Saturday, January 5, 2019

*RETRO REVIEW* DOKKEN "Lightning Strikes Again"

(c) 2008 Rhino Records

  1. Standing On The Outside
  2. Give Me A Reason
  3. Heart To Stone
  4. Disease
  5. How I Miss Your Smile
  6. Oasis
  7. Point Of No Return
  8. I Remember
  9. Judgement Day
  10. It Means
  11. Release Me 
  12. This Fire
Don Dokken--Lead Vocals
Jon Levin--Guitars
Barry Sparks--Bass
Mick Brown--Drums, Vocals

I am going to make a statement right off the bat that is going to immediately have some readers clicking to another page instantly, but I feel it needs to be said. goes...

Jon Levin is a better guitar player in Dokken than George Lynch has been for nearly twenty years, and performs better on this album than Lynch has on any Dokken record since Back For The Attack.  (Okay, if you are looking to exit right now, here you go...  Return To Reviews Index

Want another one?  Okay...Lightning Strikes Again stands as the 4th best album the band ever made, and nearly makes the Top 3, even though it came out more than two decades after the band's hey day.
(Need it again?  Return To Reviews Index)

Seriously, I stand by both of those statements, and firmly believe that if Levin had come on board with Dokken when things started falling apart between Dokken and Lynch after BftA, the band may have maintained a higher profile through the lean grunge/alternative era.  I'm not saying they would have been in Bon Jovi or Def Leppard's region in term of managing to hold their fan base...and at least a portion of their album sales...but they likely could have hung with Firehouse, who was still charting in the US, and remained huge in Asia and South America.  This album is that damn good, and Levin is that damn talented.  In fact, I think Levin plays Lynch better than Lynch does now.  Don't believe me?  Go find a video of some live material from the band on this tour, the Hell To Pay tour from 2004, or the Broken Bones tour from 2012.  On each of those tours, Levin is the guitar player and he slays it!  In fact, a lot of people don't realize that Levin was actually brought in to record with Dokken in 1989(!), and did cut a song that was supposed to go on Erase The Slate, but didn't surface until it came out as a Japanese bonus track on Long Way Home (the song is called "Dancin' (The Irish Song)").  But, Levin was still working with Doro Pesch at the time, and Reb Beach joined Dokken for Erase The Slate, so the timing was just wrong.  But, I still wonder what might have happened....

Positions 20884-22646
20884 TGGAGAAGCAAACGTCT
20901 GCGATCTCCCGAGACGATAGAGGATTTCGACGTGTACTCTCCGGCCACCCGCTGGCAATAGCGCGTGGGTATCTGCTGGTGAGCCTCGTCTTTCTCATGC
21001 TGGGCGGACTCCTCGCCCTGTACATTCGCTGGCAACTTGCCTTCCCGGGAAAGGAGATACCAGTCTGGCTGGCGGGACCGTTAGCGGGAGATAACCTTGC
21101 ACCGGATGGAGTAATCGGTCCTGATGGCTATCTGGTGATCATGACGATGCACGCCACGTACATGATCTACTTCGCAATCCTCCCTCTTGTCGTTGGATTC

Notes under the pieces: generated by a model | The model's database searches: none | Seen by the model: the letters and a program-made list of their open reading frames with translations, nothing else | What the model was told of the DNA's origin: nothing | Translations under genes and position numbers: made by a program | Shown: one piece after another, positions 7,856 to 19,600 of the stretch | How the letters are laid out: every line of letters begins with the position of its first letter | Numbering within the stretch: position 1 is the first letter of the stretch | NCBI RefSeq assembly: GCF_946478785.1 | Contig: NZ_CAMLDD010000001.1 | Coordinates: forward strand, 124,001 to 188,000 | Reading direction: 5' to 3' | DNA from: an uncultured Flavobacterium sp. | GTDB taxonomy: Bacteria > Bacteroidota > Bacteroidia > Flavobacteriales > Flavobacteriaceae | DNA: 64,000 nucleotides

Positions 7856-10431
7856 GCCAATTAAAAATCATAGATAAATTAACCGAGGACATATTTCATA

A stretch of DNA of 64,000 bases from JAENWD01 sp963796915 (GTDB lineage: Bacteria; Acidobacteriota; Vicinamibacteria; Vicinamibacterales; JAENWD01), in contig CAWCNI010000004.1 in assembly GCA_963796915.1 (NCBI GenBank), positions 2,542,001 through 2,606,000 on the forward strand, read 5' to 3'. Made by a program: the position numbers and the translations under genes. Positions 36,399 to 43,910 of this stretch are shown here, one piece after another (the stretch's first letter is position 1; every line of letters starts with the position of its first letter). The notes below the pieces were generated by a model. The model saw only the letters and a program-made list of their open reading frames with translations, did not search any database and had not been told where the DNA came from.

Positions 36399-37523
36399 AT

As it is, Lightning Strikes Again is the best album the band released post-Lynch, at least up to this time, although there are others that are solid or that have some really good tracks.  But Lightning... seems to capture the essence of what the band once was, with strong, exciting rockers and a couple of lighter-in-the-air ballads.  At 12 songs, it is two songs too long for me, but hey, I'll take two filler cuts (the modern-sounding "Disease", which feels out of place, and the pure sugar-water ballad, "How I Miss Your Smile") over the garbage that a lot of retro bands are recording as their strong songs!